The Islamic State: The Rise of Vigilante Justice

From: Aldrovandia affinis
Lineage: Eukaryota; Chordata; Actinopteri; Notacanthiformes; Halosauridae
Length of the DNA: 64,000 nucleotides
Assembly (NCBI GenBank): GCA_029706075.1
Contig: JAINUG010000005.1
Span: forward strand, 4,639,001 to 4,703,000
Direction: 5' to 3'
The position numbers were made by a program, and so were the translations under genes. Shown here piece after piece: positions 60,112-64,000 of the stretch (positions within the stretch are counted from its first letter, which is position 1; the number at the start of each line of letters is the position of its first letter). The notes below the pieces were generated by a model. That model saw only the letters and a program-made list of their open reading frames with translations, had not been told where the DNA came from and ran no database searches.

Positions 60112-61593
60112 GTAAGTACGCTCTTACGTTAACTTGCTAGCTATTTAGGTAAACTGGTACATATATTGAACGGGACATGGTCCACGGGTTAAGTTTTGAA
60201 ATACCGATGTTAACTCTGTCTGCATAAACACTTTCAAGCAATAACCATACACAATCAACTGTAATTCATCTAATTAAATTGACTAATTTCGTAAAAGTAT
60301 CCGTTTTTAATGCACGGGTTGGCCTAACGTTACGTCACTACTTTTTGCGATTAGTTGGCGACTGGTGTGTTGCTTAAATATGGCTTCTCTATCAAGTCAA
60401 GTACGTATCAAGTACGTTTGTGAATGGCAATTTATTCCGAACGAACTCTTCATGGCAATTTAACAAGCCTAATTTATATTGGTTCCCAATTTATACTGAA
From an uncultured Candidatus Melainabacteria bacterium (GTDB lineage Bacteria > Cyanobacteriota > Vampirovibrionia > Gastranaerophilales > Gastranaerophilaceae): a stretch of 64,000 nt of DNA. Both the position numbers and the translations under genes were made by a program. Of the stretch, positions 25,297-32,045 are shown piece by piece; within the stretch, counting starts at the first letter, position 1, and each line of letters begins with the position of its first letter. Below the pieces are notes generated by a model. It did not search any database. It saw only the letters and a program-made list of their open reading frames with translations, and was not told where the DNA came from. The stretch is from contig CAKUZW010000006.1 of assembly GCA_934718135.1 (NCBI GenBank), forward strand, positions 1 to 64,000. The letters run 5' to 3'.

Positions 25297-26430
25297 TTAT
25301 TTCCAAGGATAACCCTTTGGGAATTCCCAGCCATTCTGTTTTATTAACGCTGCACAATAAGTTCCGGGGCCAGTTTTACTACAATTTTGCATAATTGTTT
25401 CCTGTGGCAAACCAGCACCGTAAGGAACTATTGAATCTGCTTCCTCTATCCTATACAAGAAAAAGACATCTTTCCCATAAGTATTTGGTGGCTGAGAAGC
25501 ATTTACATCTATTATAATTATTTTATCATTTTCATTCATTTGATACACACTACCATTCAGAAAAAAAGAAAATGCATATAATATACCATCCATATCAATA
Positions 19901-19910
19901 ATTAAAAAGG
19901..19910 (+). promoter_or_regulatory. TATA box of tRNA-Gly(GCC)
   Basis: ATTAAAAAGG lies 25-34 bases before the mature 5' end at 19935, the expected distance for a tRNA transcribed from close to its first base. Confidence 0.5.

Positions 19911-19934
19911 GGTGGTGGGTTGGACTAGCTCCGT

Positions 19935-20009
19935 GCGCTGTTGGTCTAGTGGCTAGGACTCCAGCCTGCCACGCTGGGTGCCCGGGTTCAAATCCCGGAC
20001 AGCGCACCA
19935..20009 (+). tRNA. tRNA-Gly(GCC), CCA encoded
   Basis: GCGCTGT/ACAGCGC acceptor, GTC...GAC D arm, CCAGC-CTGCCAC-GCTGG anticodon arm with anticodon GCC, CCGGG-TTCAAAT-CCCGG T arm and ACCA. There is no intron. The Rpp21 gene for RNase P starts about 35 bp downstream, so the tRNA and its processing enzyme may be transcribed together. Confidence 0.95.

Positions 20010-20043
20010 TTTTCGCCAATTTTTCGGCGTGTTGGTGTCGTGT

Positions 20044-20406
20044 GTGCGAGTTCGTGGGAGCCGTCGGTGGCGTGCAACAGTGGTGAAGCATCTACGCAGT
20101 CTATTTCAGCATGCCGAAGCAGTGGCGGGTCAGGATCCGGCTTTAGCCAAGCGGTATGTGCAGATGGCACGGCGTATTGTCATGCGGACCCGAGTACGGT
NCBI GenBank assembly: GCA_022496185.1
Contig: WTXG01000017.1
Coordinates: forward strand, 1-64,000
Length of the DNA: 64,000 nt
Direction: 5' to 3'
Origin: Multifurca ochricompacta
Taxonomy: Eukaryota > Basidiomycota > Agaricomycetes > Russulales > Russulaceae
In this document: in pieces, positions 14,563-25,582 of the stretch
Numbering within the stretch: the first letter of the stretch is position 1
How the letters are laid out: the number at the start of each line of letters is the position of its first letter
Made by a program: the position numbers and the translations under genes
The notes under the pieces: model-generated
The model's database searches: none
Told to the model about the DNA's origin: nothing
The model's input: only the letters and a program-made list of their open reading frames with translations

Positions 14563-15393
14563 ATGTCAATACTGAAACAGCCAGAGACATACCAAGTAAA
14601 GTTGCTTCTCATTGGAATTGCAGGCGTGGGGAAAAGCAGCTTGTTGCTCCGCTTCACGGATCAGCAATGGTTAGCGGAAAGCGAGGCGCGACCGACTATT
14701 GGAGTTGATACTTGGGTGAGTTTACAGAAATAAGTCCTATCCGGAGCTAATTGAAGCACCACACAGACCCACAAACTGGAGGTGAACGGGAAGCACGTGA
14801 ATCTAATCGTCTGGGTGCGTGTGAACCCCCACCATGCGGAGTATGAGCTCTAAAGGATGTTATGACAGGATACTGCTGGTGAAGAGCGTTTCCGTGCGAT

This chapter examines the Islamic State as a case study of militant Islam’s vigilante justice. Its military and ideological actions embody vigilante justice at work. The word “justice” and its surrogate terms such as revenge, irhaab (terrorism), endurance, and terror are key markers of the organization’s political and theological vocabulary. From the inaugural speech of Abu Bakr al-Baghdadi on June 29, 2014, to the hymn of its foot soldiers conquering new territories, the echo of vengeful justice rings loud. This chapter also examines the rationale and the articulation of many aspects of the organization’s vision of vigilante justice, including vengeance, gruesome violence, and the blatant rejection of political freedom. Specific elements under consideration include the organization’s brand of violence, its politics of legitimizing al-Baghdadi’s leadership, and the emphasis on the caliphate through forceful bay’a (a pledge of allegiance) instead of invoking free will in pledging allegiance to the emir.